After a recent private visit organized by INSPIRELLE to admire the inner-most workings of the Haute Couture collection of China’s most renown fashion designer, Guo Pei, I began to wonder what Haute Couture really means to me as a fashion writer. What do these painstakingly finely-crafted and over-the-top expensive garments mean to others in the industry, or to those who only envy them in magazines?
What Makes Haute Couture Special?
While women’s ready-to-wear week is the most critiqued, and men’s ready-to-wear takes a back seat, Haute Couture week is arguably the most infamous of all the fashion weeks. Twice a year, the world’s top fashion designers can showcase their most creative pieces. Regarded more as chef d’oeuvres, these garments neither need to function nor be practical, but the amount of work put into them is gargantuan. Upon seeing Guo Pei’s collection up close, I could really appreciate the form and the intensity of the intricate embellishments, embroidery and beading, as well as the innovative materials used to create the pieces. Her latest collection, known as “Legend”, took her two years to create.
As well as being a fashion writer, I am also a freelance fashion designer for many different types of brands. However, upon looking at her work, the question that kept coming back to me, piece after piece was, how does her inspiration take root and grow? As a designer, you can have the most amazing ideas for a collection, but unless you know the strengths and weaknesses of the fabrics you’re using, how they work together and what they can and cannot do, the ideas are fruitless. When it comes to Haute Couture, this is when fabric properties matter most.
Why is Paris the fashion capital?
Paris is steeped in fashion history, something which the other three capitals, London, New York and Milan, simply don’t have on the same scale. London might have its youth and cutting-edge vibe, New York its chic sportswear and Milan its luxury and craftsmanship, but Paris has its roots in style and design. Therefore, it’s no wonder Paris is the only capital to host couture week; Paris is synonymous with couture. Each fashion week has its own charm and its own place in the industry but it’s Paris Fashion Week that culminates the season and is the one everyone lusts to go to. Paris Fashion Week attracts the most industry people and is the hardest nut to crack if you want to spectate – and even harder if you want to participate.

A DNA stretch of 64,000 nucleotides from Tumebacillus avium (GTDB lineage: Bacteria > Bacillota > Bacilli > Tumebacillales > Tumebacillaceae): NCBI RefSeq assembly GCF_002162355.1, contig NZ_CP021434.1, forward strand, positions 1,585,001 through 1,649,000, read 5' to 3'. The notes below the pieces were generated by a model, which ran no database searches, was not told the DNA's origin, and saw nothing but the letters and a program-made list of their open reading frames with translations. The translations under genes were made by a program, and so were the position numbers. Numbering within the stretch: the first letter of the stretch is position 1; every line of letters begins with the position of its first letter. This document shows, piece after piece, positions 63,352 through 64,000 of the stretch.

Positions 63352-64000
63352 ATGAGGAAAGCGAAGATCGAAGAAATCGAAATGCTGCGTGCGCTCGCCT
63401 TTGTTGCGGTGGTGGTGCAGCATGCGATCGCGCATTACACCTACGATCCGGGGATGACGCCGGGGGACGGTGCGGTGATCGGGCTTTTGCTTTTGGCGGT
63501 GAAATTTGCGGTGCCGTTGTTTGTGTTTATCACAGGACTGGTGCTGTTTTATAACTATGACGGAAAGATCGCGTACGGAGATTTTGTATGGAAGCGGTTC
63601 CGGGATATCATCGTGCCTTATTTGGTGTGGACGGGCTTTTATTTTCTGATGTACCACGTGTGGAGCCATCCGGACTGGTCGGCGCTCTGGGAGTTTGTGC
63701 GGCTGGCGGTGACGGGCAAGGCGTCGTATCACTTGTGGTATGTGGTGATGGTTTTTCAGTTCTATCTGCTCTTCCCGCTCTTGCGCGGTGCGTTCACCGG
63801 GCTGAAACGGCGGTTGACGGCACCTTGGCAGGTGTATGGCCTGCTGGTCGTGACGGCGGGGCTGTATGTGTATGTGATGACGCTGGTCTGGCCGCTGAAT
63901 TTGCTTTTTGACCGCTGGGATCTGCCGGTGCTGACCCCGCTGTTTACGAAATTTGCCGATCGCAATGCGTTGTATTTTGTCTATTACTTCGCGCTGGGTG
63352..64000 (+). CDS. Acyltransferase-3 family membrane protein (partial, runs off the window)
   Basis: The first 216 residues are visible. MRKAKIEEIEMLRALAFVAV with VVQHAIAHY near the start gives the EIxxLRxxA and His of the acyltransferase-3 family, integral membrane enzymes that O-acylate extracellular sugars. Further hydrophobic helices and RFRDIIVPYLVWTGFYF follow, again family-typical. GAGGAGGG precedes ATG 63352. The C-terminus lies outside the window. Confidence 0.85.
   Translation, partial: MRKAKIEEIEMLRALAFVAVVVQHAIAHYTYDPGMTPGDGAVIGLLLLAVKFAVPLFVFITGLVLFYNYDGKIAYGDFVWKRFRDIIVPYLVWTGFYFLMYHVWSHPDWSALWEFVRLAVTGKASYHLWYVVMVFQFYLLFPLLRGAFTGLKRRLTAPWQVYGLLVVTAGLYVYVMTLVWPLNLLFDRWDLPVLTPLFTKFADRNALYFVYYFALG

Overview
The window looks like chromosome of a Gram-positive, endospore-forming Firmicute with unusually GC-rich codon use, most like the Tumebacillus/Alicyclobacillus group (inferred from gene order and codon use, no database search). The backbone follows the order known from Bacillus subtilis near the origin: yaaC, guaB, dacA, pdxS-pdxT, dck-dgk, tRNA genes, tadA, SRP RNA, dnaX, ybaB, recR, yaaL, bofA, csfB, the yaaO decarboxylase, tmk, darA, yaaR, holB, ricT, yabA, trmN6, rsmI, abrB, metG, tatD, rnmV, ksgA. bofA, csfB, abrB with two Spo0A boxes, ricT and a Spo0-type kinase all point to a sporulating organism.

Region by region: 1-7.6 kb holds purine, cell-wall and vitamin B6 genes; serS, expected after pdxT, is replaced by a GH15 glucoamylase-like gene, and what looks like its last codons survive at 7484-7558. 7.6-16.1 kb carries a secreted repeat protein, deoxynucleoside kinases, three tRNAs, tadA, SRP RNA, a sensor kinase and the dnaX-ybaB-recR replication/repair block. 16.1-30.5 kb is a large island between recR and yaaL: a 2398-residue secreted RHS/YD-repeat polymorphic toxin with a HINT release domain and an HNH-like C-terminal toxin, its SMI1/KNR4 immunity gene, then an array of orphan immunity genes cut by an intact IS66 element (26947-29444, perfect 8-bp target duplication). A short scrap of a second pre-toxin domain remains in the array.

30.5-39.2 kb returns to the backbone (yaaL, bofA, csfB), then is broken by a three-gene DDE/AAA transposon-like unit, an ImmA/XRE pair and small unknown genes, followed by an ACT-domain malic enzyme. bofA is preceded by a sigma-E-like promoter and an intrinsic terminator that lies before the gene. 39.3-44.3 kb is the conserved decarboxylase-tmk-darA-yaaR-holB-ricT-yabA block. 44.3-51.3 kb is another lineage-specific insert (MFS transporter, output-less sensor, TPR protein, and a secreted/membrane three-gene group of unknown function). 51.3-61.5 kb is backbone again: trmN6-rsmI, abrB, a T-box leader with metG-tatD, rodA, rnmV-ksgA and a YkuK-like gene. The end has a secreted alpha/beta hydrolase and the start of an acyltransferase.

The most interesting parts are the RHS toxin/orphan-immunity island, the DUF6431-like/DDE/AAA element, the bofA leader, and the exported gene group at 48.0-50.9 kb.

So what is Haute Couture really?
If Haute Couture pieces can’t be worn easily, seem impractical and are one-of-a-kind, why do designers make a Couture collection at all? The answer lies in the statistics. Statistically, a brand that carries a Couture, Ready-to-Wear and an Accessories line (including perfume), the business will make most of its profit from, you’ve guessed it, accessories. This shouldn’t come as a surprise, as even the most fashion illiterate of us, often have a bottle of Dolce & Gabbana or Chanel No.5 in the house. Designer bags, sunglasses and perfume make up the majority of the profits, whilst ready-to-wear brings in the rest. Haute Couture brings in, not very much at all.
The reason Haute Couture still exists and remains so important to designers is because it is a reflection of their creativity at its best. They don’t have many rules to follow or trends to stick to because it’s for them and the client only.
That might sound harsh, and it would be unrealistic to assume every designer is the same. But, overall, Haute Couture is simply expressing what is inside the designer and the collection often sets the tone for their ready-to-wear lines or their made-to-measure collections.
Personally, I think you can tell more about a designer from their Haute Couture collection than you can from a ready-to-wear line. Liberated from the shackles of restraint and practicality, they are free to do as they please, allowing for a more innovative and creative collection.
Many people who don’t follow fashion would regard Haute Couture as folly, with criticisms about who could wear it and where. Unfortunately, they have missed the point.
In the same way that a movie contains an artfully put together soundtrack, mood-reflecting weather and often a stylized backdrop of a city; Haute Couture isn’t real, but it’s not supposed to be.